rooms are spacious, elegantly appointed and
supremely comfortable.
STANLEY DEMOS. Manager

STARTS WED.
H.
'MhOmury-Fu-

i

A MASTERPIECE"
HlWt tOITOK'AL

r Dll

pfrwim

THE D1NO DE LAL'RENTllS

ihiKii
C

i4.

LEXINGTON, KY.

Jumper! alJJoUSe

mi

ly U

WAILS

Uillt

HAMODSWHG

Ky
'

OA0

rrrt

IffEiiBEIIIIlt.

ill

AVENUE

of Lexington,

II

Haul Miff

K

(III

-

Graduating Nurses
The career

DICK

...

you worked so hard for is yours

...

at the beautiful, modern Stamford Hospital where you
will work with dedicated professionals and where your
opportunity for specialization and advancement is greater.
And the salary trend is up beginning salaries are between
$6,656 and $7,000. Differentials and benefits are extra.
. . . and in exciting New England you are only minutes away
from great universities, outstanding music and drama, ski
areas, lakes and ocean and glamorous New York.
Send the coupon below for full Information on a rewarding
career at Stamford Hospital.

ARNSPIGER

Attention:
MARRIED
STUDENTS
(Ages 21 to 24)
WITH GOOD DRIVING RECORDS
no accident or violations Ut 3 yrt

Special Auto Liability

Insurance, just

Accredited by J.C.A.H.

Dpt

CR-6- 8

for 4 months
Also BIG SPECIAL DISCOUNTS
you havt a 3 0 standing.

R.

1750 ALEXANDRIA

Addraaa

DRIVE

277-615- 5

City

Stat

.ZIP

if

Arnspiger Agency
INSURANCE

Nam

MiinnfiiirinuniiiiniiiiniiiiMMiii

$25.00

THE STAMFORD HOSPITAL
190 West Broad St. Stamford, Conn. 06902
Tel. 3271234
Miss Beatrice Stanley, R.N., Director of Nursing

sto9wmAhMnMiin

...

Gardtntld

frofekklonal Bldf.

To Tattoo or Not To
Beach party designs a suit that is intriguing enough alone but add a matching tattoo and you have more command
of the beach than a sailor.
All cotton, sizes
$15.
3-1-

Across

3.

from

Holmes

Hall

* THE KENTUCKY KERNEL, Monday, April 8,

State's Student Editors
Hear IU's Dr. Gibson
Continued From Page 1
that there would be no freedom
except freedom of deadly conformitythe slavery of deadly

The future will be better "only
if we are free to change," Dr.

Gibson asserted.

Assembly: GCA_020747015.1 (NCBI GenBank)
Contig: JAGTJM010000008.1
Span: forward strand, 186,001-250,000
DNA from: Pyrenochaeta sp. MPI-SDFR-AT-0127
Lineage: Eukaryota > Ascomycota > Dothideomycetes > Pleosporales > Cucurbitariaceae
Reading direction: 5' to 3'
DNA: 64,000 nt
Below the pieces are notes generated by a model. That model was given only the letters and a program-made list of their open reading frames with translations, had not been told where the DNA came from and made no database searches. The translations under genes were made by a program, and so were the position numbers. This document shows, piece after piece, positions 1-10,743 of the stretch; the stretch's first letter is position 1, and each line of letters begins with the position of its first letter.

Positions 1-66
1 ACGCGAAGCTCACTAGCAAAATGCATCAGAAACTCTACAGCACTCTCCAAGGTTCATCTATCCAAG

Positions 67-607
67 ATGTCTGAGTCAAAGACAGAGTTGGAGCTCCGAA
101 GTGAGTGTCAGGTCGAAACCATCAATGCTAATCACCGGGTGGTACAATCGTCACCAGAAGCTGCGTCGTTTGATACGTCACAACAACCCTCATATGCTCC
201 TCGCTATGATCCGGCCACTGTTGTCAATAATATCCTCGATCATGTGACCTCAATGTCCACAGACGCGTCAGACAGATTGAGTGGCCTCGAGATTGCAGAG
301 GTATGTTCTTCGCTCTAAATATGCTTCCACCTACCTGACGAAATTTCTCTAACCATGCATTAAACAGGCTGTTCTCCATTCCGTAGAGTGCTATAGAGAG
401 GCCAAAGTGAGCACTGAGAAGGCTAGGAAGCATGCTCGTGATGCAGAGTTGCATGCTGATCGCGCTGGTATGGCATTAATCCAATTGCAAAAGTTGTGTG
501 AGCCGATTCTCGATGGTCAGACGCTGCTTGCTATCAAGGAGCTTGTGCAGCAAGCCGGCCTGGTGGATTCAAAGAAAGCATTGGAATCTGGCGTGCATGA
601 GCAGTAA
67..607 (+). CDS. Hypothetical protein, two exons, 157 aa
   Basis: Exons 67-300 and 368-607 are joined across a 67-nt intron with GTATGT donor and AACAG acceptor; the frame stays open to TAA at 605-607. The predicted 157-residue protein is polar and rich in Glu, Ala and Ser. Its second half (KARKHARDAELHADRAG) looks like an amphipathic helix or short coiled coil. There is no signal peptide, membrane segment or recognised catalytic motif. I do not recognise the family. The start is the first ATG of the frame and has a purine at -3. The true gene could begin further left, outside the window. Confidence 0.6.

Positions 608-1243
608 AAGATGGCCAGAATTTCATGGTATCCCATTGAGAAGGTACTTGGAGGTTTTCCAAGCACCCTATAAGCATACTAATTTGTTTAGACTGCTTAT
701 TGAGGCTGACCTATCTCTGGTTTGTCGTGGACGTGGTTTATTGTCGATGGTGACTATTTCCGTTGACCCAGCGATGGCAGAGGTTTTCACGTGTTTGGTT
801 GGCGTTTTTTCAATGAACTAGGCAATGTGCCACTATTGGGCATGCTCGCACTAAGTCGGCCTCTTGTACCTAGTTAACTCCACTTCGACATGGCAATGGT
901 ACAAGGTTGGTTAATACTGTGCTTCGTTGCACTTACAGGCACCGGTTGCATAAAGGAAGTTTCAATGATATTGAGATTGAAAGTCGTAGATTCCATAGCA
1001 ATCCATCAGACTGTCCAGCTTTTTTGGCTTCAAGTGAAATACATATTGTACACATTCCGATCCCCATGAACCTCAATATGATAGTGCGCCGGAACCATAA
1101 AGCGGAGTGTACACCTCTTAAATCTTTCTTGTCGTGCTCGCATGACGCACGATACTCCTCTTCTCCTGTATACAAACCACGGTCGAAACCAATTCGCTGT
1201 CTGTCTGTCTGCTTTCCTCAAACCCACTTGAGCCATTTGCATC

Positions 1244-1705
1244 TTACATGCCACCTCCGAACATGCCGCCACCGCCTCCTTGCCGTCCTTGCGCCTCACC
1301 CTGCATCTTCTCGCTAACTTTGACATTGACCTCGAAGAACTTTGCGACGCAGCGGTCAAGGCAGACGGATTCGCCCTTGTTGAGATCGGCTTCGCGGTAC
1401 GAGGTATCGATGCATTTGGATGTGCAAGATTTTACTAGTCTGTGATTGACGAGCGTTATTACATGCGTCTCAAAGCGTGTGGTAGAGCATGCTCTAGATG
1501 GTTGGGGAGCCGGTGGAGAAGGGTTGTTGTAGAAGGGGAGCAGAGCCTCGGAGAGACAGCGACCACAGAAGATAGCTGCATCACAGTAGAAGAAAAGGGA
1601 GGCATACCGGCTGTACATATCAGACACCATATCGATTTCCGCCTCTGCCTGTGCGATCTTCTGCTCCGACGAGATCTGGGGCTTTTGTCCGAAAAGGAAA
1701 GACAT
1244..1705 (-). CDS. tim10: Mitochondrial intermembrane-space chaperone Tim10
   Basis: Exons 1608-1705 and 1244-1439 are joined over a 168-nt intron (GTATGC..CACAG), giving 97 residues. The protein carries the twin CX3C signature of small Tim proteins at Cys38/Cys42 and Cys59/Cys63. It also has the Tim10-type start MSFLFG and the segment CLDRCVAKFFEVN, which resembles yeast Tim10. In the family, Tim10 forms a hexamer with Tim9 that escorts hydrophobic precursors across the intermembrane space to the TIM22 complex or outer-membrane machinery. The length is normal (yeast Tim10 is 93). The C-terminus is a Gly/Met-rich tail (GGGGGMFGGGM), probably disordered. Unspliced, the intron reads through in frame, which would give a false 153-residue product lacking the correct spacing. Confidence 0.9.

He also argued that students
should play a large role in decisconformity."
"At a time when
Too much authority from ion-making.
within a university can also be leaders are saying that
make good soldiers, it
destructive, he noted.
doesn't make sense to say young
"The spirit of freedom has as people should not be involved
its manual consequence great uni- as active citizens."
versities," he told the student
"The academic community
will not yield to war as. a solujournalists.
About 70 delegates from 16 tion to man's problems," he said.
Dr. Gibson predicted that
schools attended the two-daheld at Kentucky South-e- within 20 years public money
meeting
'ouldbe appropriated to private
College, according to KIPi
president John A. Zeh, a Uni- colleges because of the desire
to maintain "an infinite variety"
versity senior.
in higher education.
"You and I must accept the
He said there is a need to
possibility that the present is "reconstruct liberal education rebetter than the past and that quirements to reflect the spirit
we should make the future bet- of the times."
ter than the present," he said.
"We require students to study
literature with the hope this will
create a continuing interest" in it,
with the exact opposite effect,
Dr. Gibson said.
'.

m

Free Film
On Vietnam

kaaTA

David Shoenbrun's film
"Vietnam: How Did We Get In?
How Can We Get Out?" will
be shown at 2, 3 and 4 p.m.
Tuesday in the Student Center
Theatre.
Mr. Shoenbnin has been an
eyewitness to the history of Viet-

nam since World War II when
Ho Chi Minh was an ally of the
United States.
The only American correspondent to witness the defeat of the
French at Dien Bien Phu, Mr.
Shoenbrun is presently teaching
the first course to be offered on
Vietnam at Columbia University
Graduate School.

Super
Mother Superior
VS. Groovy

Sister George

OA

CAMPUS NEWS BRIEFS
On April 3rd the ground work
a new organization at the
University was laid. About 20
interested students met with Dr.
Thomas Ford and other interested Professors with the intent